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Rising kiwi opera stars to perform



thumbnail 3 MF-Opera1-355JULIA WADE

For the last six years Matakana’s countryside has had the good fortune to be host to the sounds of music with young sopranos, tenors and baritones raising their voices in harmony to the delight of hundreds who flock to see them.

Brought to the district by charitable organisation the Auckland Opera Studio Foundation (AOS), the annual BYO ‘Matakana Opera Picnic’ showcases some of New Zealand’s brightest operatic stars as well as the up-and-coming, and attracts over 700 local spectators every year.

Held on the scenic grounds of residents Robin and Simon Barclay, the 2021 event on February 27 will feature eight Kiwi singers, five of whom have international careers, with the other three talents set to follow in their footsteps. Due to Covid, Kiwis had to fly home after their contracts from Europe, UK and USA were cancelled says AOS chair and Mangawhai holiday-local for 17 years, Lynda Walter.

“The Auckland Opera Studio is dedicated to helping young talented Kiwi singers to reach their goals in the international world of opera… which is no easy task especially with Covid in the world. However, with many of our stars returning home we, the audience, do become the beneficiaries of their talent,“ she says.

“We are delighted and honoured to again be invited to this spectacular property to deliver yet another wonderful concert, it will be a mixture of beautiful well-known opera arias mixed with popular songs.”

thumbnail 3 MF-Opera3-735Thanks to the nurturance, guidance and coaching by AOS, and in particular the highly respected Frances Wilson (ONZM), many students of the studio who often come from a range of backgrounds, find themselves stepping onto the operatic world stage, including Pene and Amitai Pati, from world renowned Samoan trio Sol3 Mio, ‘we’re so lucky to have such young talented people’.

However, with borders closing due to the ongoing Covid pandemic, many of the artists have lost their current and future income Walters says.

“Besides the financial side, it also hard, as being a singer, you want to sing, you need to practice and keep up your voice, you need an audience. The studio’s mantra is to help our young performers to keep performing, to find them as much work as possible.”

With movies and TV shows often depicting the art as long-winded, complicated and graced by the presence of the glittering rich and elite, the stigma of opera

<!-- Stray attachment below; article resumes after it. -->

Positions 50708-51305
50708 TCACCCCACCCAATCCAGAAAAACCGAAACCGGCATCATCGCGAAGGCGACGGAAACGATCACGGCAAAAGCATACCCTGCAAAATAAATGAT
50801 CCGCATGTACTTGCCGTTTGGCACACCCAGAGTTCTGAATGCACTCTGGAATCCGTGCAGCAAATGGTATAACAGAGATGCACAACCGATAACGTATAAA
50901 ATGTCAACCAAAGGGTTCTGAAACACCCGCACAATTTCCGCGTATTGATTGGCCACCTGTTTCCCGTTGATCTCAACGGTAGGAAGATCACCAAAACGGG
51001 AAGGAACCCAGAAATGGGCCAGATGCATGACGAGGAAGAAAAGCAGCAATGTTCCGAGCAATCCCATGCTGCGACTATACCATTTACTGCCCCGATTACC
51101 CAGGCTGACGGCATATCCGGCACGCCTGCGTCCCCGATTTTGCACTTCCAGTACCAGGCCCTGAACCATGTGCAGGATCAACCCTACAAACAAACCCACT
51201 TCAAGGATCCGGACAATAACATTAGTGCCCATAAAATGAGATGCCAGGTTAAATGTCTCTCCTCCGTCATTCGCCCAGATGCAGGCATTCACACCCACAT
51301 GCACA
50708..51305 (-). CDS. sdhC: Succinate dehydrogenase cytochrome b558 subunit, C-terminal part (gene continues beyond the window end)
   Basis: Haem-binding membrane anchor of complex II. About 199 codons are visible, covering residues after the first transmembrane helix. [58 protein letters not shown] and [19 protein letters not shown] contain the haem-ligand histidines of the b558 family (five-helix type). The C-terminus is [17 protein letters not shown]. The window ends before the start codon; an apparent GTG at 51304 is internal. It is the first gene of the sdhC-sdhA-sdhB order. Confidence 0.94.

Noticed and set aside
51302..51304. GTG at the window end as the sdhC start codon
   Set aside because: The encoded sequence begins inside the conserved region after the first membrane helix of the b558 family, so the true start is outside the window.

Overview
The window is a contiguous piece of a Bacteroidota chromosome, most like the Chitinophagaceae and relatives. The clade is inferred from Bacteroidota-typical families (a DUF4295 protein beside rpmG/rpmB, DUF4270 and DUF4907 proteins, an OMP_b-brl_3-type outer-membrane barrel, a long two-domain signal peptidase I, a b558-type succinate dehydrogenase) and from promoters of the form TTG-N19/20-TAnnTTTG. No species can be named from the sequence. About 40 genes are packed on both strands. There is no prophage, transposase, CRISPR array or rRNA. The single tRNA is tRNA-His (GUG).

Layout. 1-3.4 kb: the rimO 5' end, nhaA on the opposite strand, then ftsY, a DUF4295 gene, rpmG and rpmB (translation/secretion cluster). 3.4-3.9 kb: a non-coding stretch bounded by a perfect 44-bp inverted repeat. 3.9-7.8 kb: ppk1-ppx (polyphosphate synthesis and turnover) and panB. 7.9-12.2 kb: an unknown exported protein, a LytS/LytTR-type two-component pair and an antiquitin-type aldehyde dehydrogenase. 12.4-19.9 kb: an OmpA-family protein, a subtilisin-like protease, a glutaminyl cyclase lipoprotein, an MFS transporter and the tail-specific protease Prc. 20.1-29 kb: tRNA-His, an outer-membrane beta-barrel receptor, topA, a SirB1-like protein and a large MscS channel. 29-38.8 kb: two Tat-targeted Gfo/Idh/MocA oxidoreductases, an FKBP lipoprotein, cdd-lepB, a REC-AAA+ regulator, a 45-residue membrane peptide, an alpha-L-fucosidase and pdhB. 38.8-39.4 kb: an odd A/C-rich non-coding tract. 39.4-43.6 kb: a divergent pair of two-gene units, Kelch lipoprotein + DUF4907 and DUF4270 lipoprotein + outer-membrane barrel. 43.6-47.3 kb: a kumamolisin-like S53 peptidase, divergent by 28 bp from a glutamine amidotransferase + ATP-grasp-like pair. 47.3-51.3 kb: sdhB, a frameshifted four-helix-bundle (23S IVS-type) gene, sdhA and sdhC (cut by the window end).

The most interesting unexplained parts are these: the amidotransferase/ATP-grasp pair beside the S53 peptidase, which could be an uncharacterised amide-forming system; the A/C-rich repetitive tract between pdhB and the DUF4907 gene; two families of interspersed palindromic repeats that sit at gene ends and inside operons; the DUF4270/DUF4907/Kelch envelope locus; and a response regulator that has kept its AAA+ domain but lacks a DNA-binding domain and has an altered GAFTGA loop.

being ‘high-brow’ and pompous has lingered, and possibly deterred many from attending opera concerts.

However, in modern times opera ‘has nothing to do with snobbery’ and many theatres offer their audience subtitles and summaries of the storylines to make the shows more people-friendly. Walter says beautiful music can be enjoyed by everyone and the Opera Picnic aims to dispel the myths and misconceptions that the word ‘opera’ conjures up in some people’s minds.

thumbnail 3 MF-Opera2-113“There isn’t many ‘happy-ever-afters’ in opera, it is high-drama… personally I love some artistic nourishment, even though I can’t sing a note I’ve had a deep appreciation of music from a young age, the beautiful voices bring tears to your eyes,” Walter says. “If people can keep an open mind, the music has an ability to transport the listener to another world.”


“With many of our stars returning home we, the audience, do become the beneficiaries of their talent.”


Last year’s Matakana Opera Picnic attracted over 700 people and host, Auckland Opera Studio’s Chair, Lynda Walter, says numbers look similar for the February 27 event: “It’s a beautiful setting with artists singing across the lake. We have a great line-up… this year will be a fabulous picnic concert.” PHOTO/SUPPLIED

Performing at the 2020 opera picnic, tenor and guitarist, Ipu Laga’aia, is ‘on the verge of pursuing a career internationally’. PHOTO/SUPPLIED

Returning again to Matakana, second-year Pittsburgh Opera Resident Artist Natasha Wilson. Unfortunately, the young singer’s contract is suspended until September 2021 due to Covid, but she will be kept busy in New Zealand with

leading operatic roles including ‘The Marriage of Figaro’ with NZ Opera, and ‘Don Giovanni’ with Wellington Opera. PHOTO/SUPPLIED

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